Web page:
Re: Draft spec for new dpkg "triggers" feature
On Wednesday 31 January 2007 04:08, Ian Jackson <email@example.com> wrote:
> We currently envisage three kinds of triggers:
> * Explicit triggers. These can be activated by any program
> by running dpkg-trigger (at any time, but ideally from a maintainer
> * File triggers. These are activated automatically by dpkg
> when a matching file is installed, upgraded or removed as part
> of a package. They may also be explicitly activated by running
> * Special triggers, which activate magic code in dpkg itself.
> Currently none of these are defined.
Manoj's recent work on SE Linux policy has the package examine the system to
determine which packages are installed and to then load the matching SE Linux
policy modules. This works OK on an initial install as a complete relabel is
performed after installing the policy.
But for a running SE Linux system when a new package is installed we need the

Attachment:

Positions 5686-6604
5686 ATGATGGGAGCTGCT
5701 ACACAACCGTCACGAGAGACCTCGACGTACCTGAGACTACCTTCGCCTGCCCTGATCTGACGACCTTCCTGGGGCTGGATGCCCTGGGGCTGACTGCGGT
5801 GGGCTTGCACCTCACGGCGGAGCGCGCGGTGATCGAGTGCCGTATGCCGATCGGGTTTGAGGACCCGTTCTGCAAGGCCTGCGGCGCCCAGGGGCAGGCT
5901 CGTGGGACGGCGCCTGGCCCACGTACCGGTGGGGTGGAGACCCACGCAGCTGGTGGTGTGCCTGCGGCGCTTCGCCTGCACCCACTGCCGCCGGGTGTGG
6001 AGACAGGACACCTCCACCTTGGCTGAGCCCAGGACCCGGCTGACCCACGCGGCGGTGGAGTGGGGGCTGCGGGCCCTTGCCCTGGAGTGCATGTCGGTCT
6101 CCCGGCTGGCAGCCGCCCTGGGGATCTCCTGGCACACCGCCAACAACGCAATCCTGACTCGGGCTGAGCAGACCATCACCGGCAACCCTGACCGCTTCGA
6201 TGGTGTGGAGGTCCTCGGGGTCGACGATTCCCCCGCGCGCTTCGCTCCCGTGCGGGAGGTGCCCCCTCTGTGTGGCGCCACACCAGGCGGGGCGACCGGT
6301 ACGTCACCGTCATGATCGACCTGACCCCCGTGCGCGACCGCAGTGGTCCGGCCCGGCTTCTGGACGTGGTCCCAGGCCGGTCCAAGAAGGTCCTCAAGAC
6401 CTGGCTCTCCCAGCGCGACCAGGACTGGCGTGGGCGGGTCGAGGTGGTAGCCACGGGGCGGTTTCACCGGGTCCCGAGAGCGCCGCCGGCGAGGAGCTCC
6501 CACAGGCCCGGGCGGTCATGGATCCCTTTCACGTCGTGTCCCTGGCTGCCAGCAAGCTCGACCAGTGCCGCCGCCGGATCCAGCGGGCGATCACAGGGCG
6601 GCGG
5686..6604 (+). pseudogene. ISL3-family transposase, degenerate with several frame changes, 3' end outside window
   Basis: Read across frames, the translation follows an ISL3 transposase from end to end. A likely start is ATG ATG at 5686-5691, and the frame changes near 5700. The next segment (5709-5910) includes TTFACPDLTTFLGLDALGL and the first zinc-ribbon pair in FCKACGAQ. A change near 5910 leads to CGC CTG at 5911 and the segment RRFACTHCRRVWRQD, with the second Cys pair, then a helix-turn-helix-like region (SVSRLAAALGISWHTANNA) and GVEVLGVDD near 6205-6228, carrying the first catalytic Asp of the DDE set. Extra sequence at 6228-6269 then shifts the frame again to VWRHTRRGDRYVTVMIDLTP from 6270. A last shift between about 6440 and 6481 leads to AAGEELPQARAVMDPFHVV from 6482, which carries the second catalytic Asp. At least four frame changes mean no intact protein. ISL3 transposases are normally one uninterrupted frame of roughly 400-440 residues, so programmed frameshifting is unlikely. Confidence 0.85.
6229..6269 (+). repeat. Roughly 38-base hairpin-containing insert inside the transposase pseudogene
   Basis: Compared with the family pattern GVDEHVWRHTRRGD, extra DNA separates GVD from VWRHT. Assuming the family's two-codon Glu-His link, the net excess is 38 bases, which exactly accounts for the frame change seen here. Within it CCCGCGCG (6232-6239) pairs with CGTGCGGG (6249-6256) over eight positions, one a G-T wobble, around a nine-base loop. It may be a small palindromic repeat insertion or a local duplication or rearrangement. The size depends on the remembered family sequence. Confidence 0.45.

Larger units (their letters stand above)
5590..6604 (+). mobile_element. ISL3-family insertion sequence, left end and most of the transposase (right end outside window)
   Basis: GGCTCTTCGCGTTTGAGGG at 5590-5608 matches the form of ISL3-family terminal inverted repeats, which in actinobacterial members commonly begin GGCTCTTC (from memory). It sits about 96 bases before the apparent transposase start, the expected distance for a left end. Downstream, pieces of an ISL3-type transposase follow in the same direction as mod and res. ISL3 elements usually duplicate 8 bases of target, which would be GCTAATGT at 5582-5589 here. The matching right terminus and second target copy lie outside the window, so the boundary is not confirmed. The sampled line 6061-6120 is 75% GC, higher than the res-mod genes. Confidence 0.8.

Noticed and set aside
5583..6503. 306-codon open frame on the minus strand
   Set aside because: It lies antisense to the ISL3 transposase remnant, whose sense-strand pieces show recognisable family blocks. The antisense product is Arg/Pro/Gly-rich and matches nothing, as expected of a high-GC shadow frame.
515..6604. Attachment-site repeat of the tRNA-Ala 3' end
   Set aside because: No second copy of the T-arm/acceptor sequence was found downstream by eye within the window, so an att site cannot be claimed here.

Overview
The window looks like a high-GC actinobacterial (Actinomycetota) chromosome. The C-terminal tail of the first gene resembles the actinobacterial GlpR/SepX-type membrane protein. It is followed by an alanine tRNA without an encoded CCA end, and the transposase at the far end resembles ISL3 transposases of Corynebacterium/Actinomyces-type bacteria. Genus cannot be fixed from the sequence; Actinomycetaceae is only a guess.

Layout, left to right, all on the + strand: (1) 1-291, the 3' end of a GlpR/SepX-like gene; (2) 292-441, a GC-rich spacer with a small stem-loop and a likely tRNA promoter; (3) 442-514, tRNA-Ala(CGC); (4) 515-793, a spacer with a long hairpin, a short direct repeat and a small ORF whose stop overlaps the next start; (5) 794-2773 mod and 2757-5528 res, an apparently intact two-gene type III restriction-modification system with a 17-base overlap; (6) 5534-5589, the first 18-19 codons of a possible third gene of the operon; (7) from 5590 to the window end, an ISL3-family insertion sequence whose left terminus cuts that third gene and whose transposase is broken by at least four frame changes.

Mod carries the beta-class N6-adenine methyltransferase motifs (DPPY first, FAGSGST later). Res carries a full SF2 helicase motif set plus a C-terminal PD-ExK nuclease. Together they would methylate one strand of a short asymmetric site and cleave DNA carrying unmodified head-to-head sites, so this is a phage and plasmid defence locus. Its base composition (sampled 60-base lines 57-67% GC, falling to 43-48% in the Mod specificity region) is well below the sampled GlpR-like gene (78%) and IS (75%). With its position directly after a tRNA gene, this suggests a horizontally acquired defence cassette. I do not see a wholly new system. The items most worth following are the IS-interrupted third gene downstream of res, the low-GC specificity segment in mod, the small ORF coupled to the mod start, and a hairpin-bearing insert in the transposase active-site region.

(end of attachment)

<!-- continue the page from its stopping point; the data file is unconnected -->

policy loaded first.
For example if a SE Linux system does not have Apache installed then the
Apache policy will not be loaded (saves some kernel memory). If you install
one of the Apache packages then ideally the SE Linux policy module will be
loaded first (before the package is unpackaged).
This means that we need a trigger for new package selection and the trigger
has to be completed before any of the packages are installed.
In the case of SE Linux it's not really a problem if the installation of the
package in question is never performed. For example if I ask Apt to install
Apache and then press ^C after the SE Linux trigger has been called to load
the policy but before the Apache package is unpacked then it's OK. There
will be slightly more kernel memory in use but the system operates as before.
If I never decide to install Apache then the policy just keeps running, I
easily can remove it if necessary.
Inserting and removing SE Linux policy modules if similar to running modprobe
and rmmod except that the state is changed on disk and applies after the next
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